Credit union CEO to help Hispanics, younger people
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Philip G. Franklin
Mathew R. Dougherty
John W. Karesh
Jose Garcia, president and CEO of Northwest Community Credit Union, has spent most of his career in finance and found his niche in credit unions, living by its philosophy of "people helping people." That's why he aims to boost awareness of how credit unions can help people, especially Hispanics. He is looking to increase membership and focus more on social media to draw in the younger generation.
"We're a diamond in the rough," Garcia said. "We need to let them all know that who we are, what we do and what we're all about. That can speak for itself."
He even aims to reach high school students so they understand their credit, how to shop for lending products and understand their finances.
"That's the piece that's missing," he said.
So etching out to Facebook and YouTube is a natural choice, including with videos on his own credit union, which services members in Morton Grove, Des Plaines, Park Ridge, Skokie, Niles, and Glenview.
Born in Brownsville, Texas, Garcia was raised in Chicago and earned his bachelor's of business administration degree in accounting at St. Xavier University in Chicago.
While attending school, he worked as a teller at the old Talman Home Bank (later acquired by ABN AMRO, the Dutch parent of LaSalle National Corp.) on the Southwest side of Chicago. He then was transferred to the accounting department and enjoyed the work. One day he saw an ad in the local newspaper for an accounting manager at a credit union.
"If felt that if I didn't apply, I would have zero chance of getting the job," Garcia said. "So I applied."
He interviewed at Baxter Credit Union in Deerfield, but was so nervous during the interview, he could barely talk. He immediately thought they wouldn't call back. But they did.
After a second interview, he was hired and on his way in the industry in the 1990s. He saw interest rates for mortgages at 16 percent and CDs at 20 percent, compared to today's 3 percent to 4 percent for mortgages and less than one-half percent for CDs.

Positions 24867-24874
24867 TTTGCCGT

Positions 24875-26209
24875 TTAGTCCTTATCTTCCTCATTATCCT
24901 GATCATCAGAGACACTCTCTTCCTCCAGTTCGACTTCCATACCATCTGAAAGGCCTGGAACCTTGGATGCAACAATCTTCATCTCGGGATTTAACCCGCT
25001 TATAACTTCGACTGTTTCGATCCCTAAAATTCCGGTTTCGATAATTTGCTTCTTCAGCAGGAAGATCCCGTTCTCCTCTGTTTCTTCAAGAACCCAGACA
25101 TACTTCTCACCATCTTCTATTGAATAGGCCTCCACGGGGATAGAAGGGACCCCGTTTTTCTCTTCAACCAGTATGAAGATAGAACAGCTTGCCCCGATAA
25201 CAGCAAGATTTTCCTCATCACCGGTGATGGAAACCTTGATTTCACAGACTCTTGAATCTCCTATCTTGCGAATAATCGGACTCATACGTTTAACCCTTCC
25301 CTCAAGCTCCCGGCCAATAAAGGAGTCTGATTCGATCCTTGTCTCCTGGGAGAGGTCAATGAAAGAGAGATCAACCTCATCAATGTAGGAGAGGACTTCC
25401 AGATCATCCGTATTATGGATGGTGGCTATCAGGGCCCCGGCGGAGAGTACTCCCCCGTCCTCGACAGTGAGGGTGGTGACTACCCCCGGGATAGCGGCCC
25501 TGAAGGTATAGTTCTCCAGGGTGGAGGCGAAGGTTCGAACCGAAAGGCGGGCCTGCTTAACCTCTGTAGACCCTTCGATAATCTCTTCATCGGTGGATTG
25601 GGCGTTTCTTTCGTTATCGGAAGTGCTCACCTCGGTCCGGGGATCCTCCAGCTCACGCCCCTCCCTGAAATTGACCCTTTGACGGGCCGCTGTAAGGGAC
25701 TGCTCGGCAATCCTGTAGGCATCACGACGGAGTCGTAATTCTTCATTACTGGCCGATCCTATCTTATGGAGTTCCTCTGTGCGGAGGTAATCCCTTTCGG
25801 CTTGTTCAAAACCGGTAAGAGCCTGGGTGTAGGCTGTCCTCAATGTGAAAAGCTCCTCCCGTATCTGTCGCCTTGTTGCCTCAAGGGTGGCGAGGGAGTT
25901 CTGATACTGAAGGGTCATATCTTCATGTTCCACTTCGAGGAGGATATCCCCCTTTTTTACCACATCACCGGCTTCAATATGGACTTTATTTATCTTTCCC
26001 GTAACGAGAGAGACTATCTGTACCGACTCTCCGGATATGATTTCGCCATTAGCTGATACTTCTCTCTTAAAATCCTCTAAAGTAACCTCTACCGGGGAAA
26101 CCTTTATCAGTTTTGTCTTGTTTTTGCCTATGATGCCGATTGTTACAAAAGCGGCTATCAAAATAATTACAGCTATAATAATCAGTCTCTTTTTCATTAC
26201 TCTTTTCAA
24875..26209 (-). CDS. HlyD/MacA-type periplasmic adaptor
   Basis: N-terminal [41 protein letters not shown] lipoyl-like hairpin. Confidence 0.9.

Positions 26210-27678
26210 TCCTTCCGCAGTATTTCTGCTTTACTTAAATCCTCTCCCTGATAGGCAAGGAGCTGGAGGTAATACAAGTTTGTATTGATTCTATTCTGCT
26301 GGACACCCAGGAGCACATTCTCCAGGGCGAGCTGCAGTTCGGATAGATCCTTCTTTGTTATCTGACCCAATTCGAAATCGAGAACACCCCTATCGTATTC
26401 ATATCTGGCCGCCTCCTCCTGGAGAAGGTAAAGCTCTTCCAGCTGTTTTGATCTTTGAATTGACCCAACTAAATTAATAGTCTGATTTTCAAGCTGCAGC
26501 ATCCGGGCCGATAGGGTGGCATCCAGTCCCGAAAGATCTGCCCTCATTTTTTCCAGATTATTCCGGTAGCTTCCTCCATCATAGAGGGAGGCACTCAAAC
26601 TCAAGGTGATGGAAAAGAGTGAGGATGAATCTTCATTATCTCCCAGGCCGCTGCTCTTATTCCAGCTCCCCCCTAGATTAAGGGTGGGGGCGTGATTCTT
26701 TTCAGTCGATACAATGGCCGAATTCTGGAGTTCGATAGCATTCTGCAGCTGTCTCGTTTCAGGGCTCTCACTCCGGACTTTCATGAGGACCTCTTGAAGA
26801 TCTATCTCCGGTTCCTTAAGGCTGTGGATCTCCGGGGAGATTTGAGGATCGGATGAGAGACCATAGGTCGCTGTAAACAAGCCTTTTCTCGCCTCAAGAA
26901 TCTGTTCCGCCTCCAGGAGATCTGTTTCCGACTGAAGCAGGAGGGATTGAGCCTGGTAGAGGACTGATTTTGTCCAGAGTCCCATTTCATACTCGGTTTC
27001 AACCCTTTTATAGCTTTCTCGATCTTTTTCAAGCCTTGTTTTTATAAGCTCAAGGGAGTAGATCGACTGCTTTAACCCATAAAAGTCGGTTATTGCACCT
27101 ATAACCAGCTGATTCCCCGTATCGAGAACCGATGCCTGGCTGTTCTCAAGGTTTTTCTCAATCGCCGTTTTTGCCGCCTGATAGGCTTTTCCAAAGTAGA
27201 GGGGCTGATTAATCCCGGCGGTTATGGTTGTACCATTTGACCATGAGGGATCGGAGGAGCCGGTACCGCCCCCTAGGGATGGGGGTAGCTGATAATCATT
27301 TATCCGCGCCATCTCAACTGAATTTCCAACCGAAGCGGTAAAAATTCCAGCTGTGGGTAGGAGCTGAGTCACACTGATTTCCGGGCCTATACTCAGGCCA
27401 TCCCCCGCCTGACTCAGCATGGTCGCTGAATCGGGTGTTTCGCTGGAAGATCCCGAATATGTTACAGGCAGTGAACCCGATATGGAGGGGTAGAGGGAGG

"We saw the industry adapt," he said about how credit unions survived along with certain banks. "We need to provide services and be profitable and offer the right products at the right prices."
At age 25, he was tapped to lead a troubled credit union regain its footing.
"I took the job and it turned out to be the worst two years and yet the best two years of my life," he said.
He worked with the credit union's board and with regulators to help turn around the struggling organization and after his two-year contract was up, he became the chief financial officer at a health-care company, where he worked to take it public. The company was sold and he next moved to Illinois Finance Authority, a banking arm of the state. That became his biggest profile job, where he met and worked closely with legislators, he said.
He's also been very involved in some community efforts, including the Latin United Community Housing Association.
After three years at the state, he decided to return to the credit union industry and became CFO of Advance Financial Federal in Schereville, Ind. He stayed in Indiana for about 5 years and then was hired at Northwest Community Credit Union.
"Right now we have about 2,700 members, but the potential is endless," he said.
Bison execs get award
Chief Learning Officer Sylvia Wetzel and Customer Care Manager Christi Brazener of Bison Gear and Engineering in St. Charles received the Manufacturing Institute with the Women in Manufacturing's STEP (science, technology, engineering and production) Award. The award honors women who have demonstrated excellence and leadership in their careers and represent all levels of the manufacturing industry, from the factory-floor to the C-suite. In 2014, there are a total of 160 women honored.
Whitley to be feted
Retiring Illinois Chamber of Commerce President and CEO Doug Whitley of Batavia will be feted by the Naperville Area Chamber of Commerce on Jan. 24 with the Distinguished Public Service Award during the chamber's annual inaugural gala at Bobak's Signature Events in Woodrige. The chamber gives this special recognition to individuals who have made significant contributions to the business community.
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